The Power of a “Brief Interview”
During the 2007-2008 program year, I was part of a cohort in the State Initiative: Effective Instruction for All Adult Education Students including those with Special Learning Needs. The guidelines for a “Brief Interview,” its purposes, as well as possible questions to ask in the interview were covered through this Initiative. I have found the “Brief Interview” very helpful in working with the students in my classes.
There are a few guidelines for the interview. The instructor should conduct the interview with each student, as soon as possible, after the student has enrolled in their Adult Education program. The interview is to be one-on-one between the instructor and the student and should be no more than ten minutes in length.
One purpose of the interview is for the instructor to connect with the student. Another purpose is to have the student realize that you are forming a partnership with him and that he will take an active part in the entire process of learning. The instructor and the student will be co-investigators in this process. Each student has gained some knowledge of how he learns best through his educational experiences. This interview is a beginning of the search for the best method by which the student learns.
During one session of the initiative, working in groups, we developed possible questions for an interview based on a particular area of investigation. Then the questions from each group were shared with all the participants, and each participant could use whichever questions he felt were most helpful. He could also edit the questions or add additional questions of his own. Then each participant took part in a mock interview with another participant, one playing the part of the instructor, and the other playing the part of the student. Then each pair exchanged roles and had another interview. After both interviews, the pair discussed the various questions asked, as well as the benefits from the interviews, and shared other questions they thought might be helpful.
Last spring I was able to interview one of my new students during the orientation process. Through the interview, I discovered that she wanted to become an Emergency Medical Technician (EMT). The instructor of that training program at our local community college was a personal friend of mine, so I called him and asked to set up an informational meeting between him and my student. As a result of that meeting, she found out that she could take a noncredit First Responder course at the community college while she was still working on her GED through our program. She studied with us during the day and began attending the First Responder course at night. This past fall, she completed her GED while enrolled in the Emergency Medical Technician program. After she obtained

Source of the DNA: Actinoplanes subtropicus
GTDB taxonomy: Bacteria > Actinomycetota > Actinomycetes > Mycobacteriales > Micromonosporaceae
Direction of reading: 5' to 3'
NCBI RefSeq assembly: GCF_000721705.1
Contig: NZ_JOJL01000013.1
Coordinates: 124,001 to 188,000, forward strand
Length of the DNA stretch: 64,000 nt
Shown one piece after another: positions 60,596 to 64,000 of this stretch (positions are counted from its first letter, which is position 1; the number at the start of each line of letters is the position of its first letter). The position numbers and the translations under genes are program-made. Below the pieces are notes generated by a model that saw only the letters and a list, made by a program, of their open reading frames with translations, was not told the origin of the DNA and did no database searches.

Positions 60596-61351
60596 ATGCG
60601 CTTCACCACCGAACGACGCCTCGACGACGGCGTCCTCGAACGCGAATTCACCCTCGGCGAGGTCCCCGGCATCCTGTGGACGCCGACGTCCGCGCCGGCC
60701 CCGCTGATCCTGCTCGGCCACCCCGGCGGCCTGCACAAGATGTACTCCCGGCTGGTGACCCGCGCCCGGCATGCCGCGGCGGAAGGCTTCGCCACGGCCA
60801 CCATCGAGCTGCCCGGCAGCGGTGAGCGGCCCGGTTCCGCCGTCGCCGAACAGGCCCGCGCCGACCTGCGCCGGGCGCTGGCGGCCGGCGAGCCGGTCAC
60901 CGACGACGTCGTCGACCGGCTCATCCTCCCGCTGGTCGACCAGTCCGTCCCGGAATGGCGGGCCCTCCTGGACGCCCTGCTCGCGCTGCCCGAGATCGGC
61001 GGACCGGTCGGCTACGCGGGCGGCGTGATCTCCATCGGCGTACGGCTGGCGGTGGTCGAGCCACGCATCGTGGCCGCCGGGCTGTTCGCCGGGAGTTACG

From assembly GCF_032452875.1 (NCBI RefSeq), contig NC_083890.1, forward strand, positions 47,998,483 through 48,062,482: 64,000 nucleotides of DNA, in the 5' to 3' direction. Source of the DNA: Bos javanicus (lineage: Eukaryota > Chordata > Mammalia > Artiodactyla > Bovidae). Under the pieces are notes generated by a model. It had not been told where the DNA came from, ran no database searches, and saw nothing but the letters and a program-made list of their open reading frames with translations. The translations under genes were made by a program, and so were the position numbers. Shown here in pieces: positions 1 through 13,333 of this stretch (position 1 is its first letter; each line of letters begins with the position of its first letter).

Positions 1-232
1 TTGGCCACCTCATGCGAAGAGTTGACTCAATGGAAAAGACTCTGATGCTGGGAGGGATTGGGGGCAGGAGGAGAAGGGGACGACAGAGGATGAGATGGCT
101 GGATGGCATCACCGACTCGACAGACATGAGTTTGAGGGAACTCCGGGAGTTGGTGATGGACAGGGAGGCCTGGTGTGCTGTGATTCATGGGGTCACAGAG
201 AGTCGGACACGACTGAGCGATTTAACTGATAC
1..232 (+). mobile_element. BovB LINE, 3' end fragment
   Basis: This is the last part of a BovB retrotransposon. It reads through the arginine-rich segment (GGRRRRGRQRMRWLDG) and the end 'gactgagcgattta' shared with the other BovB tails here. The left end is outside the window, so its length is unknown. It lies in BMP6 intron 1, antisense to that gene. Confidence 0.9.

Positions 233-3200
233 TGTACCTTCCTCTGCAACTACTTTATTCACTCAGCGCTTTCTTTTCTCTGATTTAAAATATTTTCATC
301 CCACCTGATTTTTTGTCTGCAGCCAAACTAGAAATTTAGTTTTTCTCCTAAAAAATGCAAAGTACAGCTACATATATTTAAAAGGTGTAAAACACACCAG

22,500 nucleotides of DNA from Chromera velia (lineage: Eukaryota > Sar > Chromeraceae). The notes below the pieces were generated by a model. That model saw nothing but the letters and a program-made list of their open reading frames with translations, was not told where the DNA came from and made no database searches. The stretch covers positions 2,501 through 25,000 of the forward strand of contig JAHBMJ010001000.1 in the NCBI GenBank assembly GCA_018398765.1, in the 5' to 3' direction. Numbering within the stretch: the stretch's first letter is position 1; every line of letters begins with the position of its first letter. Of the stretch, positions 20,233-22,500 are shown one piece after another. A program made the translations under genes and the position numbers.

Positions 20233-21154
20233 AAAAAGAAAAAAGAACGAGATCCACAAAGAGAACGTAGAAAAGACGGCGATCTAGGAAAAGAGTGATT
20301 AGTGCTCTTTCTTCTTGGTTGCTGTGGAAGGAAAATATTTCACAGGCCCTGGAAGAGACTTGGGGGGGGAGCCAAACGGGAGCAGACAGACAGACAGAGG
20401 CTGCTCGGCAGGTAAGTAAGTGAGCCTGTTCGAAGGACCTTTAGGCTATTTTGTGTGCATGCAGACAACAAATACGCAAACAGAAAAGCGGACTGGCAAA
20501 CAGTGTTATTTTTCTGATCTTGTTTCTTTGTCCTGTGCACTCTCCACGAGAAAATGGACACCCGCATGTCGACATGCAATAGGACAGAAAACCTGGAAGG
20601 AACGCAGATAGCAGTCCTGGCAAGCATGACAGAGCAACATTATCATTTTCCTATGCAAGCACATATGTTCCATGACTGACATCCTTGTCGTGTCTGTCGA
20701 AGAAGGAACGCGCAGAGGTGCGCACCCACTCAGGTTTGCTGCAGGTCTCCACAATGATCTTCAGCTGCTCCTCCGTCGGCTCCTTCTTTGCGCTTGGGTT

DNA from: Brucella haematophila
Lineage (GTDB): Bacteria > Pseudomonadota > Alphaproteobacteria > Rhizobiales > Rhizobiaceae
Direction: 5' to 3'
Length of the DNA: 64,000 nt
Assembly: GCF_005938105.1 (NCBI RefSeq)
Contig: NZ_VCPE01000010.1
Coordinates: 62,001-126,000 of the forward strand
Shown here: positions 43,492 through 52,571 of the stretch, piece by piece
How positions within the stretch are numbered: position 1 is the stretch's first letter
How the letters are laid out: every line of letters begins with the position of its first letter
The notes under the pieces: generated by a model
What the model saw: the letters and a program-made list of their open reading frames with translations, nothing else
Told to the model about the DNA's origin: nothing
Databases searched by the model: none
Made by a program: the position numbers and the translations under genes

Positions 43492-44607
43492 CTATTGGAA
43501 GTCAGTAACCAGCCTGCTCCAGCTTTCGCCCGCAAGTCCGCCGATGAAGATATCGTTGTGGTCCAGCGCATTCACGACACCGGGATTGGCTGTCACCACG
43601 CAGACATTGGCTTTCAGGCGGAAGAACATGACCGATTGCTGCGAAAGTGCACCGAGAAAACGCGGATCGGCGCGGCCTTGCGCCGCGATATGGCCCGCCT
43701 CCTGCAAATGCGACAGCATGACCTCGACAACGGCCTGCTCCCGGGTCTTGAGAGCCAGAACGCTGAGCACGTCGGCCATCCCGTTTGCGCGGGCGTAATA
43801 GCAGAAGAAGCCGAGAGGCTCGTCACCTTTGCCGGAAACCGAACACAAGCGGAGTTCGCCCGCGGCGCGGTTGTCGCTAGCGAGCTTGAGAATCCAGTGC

her GED, she was able to take her test for certification as an EMT. She passed her test and is now a Certified EMT. Her next step is to begin the Paramedic program. The interview helped me to discover her goals and assist her in finding a method to achieve them.
Following our most recent orientation, I was able to interview most of our new students. The questions from the interviews gave me insights into the students that I might not have discovered otherwise. The interviews enabled me to assist my students more effectively in their learning process. The interviews showed the students that our program was interested in each one as an individual and served as a motivational factor in their success in our program.
The “Brief Interview” was only one part of the Initiative, among many useful tools and strategies presented to enable us to help our students achieve their goals. I would encourage anyone who is able to participate in this training, to do so. I will continue to use the interview as a first step in helping my students to become co-investigators in discovering the path to successful learning.
About the Author
With a background in teaching math at the community college and secondary level, Vicki Angel joined the Bowie-Cass Adult Education Cooperative in Texarkana six years ago. She works with ABE and GED students and also assists students in preparing for the Texas Higher Education Assessment and the Armed Services Vocational Aptitude Battery tests. Vicki has completed the Master Teacher Institute and is a Special Learning Needs Resource Specialist. She is currently a participant in the Training of Trainers of Effective Instruction for all Adult Education Students including those with Special Learning Needs. She is also a participant in the Teacher Credential Program. She has a B.S. in Math from Sam Houston State University and an M.S. in Education from East Texas State University at Texarkana with a specialty in math.